Yet what many technical recruiters and HR representatives seem to be head over heels with, is this OTHER special category of software programmers.
What Is a 10x Programmer?
The name pretty much describes the concept, word for word. A 10x programmer is TEN TIMES (or greater) better than a regular programmer.
According to recruiters and Human Resources departments, the 10x programmer is a rare and mythical creature, worth their weight in gold, and much more valuable than a regular programmer.
I still see advertisements from many recruiters and HR departments loudly clamoring for the 10x PROGRAMMER.
When you consider their motivation for wanting said 10x programmer, it’s pretty self-evident.
The 10x programmer is BETTER. FASTER. SMARTER.
A recruiter will be able to command higher rates for the 10x programmer. The human resources department of an organization will value the 10x programmer over the 1x programmer. It’s natural selection, after all. As an organization, of course, you’ll choose the highest caliber programmer, given the choice of a group of candidates.
Sounds logical enough, right?
Yet, I somehow find the concept of the 10x programmer a problem.
Actually, I have several problems with the so-called 10x programmer.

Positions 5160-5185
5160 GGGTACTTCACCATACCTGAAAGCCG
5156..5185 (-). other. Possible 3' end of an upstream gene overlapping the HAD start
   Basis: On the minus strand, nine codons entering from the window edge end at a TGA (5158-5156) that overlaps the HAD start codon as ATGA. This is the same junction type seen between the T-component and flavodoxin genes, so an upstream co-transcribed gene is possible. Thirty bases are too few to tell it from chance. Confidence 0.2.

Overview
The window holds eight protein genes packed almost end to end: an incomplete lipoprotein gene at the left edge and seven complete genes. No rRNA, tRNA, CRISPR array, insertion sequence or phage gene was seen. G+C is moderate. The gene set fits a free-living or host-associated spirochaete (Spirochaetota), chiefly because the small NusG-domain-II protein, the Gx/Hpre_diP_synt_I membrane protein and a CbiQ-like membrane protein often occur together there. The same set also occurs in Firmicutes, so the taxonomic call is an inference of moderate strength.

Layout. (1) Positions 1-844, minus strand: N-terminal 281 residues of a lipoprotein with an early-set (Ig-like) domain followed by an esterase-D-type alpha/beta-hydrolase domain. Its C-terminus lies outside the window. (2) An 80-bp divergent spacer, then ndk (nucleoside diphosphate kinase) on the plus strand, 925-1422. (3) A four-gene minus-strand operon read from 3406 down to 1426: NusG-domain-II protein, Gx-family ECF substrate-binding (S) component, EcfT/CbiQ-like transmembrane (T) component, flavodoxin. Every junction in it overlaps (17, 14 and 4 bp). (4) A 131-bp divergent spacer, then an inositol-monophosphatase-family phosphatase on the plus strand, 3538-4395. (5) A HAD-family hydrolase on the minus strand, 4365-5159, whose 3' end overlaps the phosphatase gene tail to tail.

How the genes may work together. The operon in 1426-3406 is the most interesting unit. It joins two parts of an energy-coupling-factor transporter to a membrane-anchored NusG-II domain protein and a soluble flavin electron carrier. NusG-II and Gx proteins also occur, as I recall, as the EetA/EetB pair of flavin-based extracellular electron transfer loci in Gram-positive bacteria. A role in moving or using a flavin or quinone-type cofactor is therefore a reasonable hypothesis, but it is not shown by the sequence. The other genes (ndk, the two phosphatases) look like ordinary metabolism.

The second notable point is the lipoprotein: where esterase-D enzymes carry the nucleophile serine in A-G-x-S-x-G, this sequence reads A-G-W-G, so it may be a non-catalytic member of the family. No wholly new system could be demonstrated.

I’m certainly not denying that there are different calibers of software programmers, just as with any other profession.
There are basket players and then there’s MICHAEL JORDAN.
There are hockey players, and then there’s WAYNE GRETSKY.
There are golf players, and then there’s JACK NICKLAUS.
So if there are superstar players in the world of sports, why can’t there be superstar, rockstar programmers?
What I find most problematic with the 10x programmer concept is WHY must an organization only be content with hiring a 10x programmer?
There are only so many available software programmers on the planet to choose from.
And within the ranks of the total available number of software programmers, there are even fewer programmers that would likely qualify as a “10x” programmer.